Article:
Living for the City (Genesis 13, Hebrews 11:8-10)

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Do I like cities?

I ask myself that every time I find myself in one. See, on the one hand I hate being crowded and shoved around. I hate the traffic. I hate the lack of convenient toilet facilities.

On the other hand, I like the quirky book shops and the unexpected expressions of culture, and I love the moments of hidden history when you turn a corner and discover, say, that you’re standing on top of an abandoned underground station. And the same factors that make all these things possible also exacerbate the claustrophobia and the dangerous driving. Do I like cities?

It’s complicated.

Maybe that’s why I like the idea that the writer of Genesis had a similar problem. After all, the whole thing starts with paradise and then goes rapidly downhill, with cities being a symptom of that. Those who remain nomadic, herdsmen, Abraham, Isaac, Jacob, they’re the ones who walk with God. Even when the Hebrews end up living in Egypt they’re kept apart because the Egyptians hate shepherds. Those who settle, however…

Well, look at who founds cities. Cain. The descendants of Noah’s cursed son. The inhabitants of Babel. It’s going too far to suggest that cities are inherently sinful, but Genesis seems to be suggesting they can be places of compromise and, yes, flat out evil.

The classic example is the moment when Abraham and his nephew Lot go their separate ways. Abraham has already been prompted to leave one city, Ur, to follow God, and life as a nomadic shepherd has turned out to be blessed. But now he’s getting too successful; there’s not enough room for his flocks and those of Lot, so they decide to split up. And Lot makes the pragmatic (if a little self-serving) decision to move to the Plain of Jordan, which has abundant water supplies…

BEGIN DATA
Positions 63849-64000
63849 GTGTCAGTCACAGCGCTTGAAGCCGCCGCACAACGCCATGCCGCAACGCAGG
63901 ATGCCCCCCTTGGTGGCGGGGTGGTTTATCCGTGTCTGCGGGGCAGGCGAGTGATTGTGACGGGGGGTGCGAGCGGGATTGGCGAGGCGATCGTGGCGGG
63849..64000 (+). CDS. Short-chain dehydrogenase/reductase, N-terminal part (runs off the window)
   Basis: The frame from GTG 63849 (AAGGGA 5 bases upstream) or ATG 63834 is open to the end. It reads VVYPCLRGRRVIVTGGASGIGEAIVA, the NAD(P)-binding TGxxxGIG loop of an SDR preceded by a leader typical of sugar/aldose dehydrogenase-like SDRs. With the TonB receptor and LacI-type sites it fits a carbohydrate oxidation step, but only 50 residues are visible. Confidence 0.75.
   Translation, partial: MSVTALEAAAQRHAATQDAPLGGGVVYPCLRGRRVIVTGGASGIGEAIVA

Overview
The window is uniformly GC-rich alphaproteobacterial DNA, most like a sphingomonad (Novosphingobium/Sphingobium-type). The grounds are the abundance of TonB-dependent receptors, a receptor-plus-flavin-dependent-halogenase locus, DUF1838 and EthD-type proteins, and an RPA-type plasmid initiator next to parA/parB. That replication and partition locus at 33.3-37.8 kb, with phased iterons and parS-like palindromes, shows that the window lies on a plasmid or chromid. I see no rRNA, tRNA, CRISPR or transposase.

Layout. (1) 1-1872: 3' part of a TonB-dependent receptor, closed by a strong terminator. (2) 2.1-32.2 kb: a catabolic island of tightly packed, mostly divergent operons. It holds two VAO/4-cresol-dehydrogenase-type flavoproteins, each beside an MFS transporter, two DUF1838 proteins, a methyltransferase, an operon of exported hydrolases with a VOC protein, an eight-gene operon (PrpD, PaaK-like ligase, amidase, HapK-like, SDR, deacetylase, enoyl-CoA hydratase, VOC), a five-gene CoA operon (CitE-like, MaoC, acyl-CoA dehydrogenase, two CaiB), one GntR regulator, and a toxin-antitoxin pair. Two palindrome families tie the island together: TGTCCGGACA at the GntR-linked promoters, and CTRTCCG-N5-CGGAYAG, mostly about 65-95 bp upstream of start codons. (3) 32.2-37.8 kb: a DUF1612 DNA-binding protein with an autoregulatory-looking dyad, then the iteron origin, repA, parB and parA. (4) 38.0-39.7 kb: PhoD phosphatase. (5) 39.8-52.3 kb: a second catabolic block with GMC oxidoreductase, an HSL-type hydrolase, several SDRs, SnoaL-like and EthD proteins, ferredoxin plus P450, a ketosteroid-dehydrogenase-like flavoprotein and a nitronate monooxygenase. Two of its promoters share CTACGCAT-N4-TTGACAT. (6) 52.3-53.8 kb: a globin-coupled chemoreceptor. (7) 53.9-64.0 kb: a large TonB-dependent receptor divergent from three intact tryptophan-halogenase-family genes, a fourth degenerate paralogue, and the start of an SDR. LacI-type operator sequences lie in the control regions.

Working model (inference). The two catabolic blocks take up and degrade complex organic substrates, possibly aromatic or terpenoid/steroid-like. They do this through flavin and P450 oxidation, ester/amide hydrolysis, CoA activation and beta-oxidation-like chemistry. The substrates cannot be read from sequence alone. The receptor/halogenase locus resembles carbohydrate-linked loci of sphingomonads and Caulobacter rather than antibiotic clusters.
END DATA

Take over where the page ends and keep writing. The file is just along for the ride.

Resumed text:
“…Like the Garden of The Lord.”

And that’s where the red flag goes up, because it sounds like everyone is trying to get back to Eden, to reclaim the Garden of The Lord without The Lord. And so Lot goes where the water is and pitched his tents near Sodom. You know, the place where feral mobs gang rape strangers.

Inevitably, things go bad.

But here’s the interesting thing: Abraham’s looking for a city too, but he’s not trying to build it; he’s waiting for God to do that. The writer of Hebrews, centuries later, says that “he was looking forward to the city with foundations, whose architect and builder is God.”

It’s not cities that are inherently problematic, it’s living without God.

Hebrews really riffs on this. Abraham was looking forward to a specific city, the Heavenly Jerusalem, of which the earthly Jerusalem was the symbolic precursor. Heck, there might be something of this in how the only king Abraham plays tribute to is Melchizedek, king of Salem, which not only foreshadows Jerusalem but, via Hebrews, the rule and priesthood of Christ himself.

So the city to which Abraham was looking, that Jerusalem echoed, that finally restores Eden in a way that Sodom never could, is the heavenly city of Revelation 21. And why is that?

Well, to quote John at the height of his vision:

“Now the dwelling of God is with men, and he will live with them. They will be his people, and God himself will be with them and be their God. He will wipe every tear from their eyes. There will be no more death or mourning or crying or pain, for the old order of things has passed away.” He who was seated on the throne said, “I am making everything new!”

Don’t live for the city, live for God. The city is not salvation, and only Christ makes all things new.

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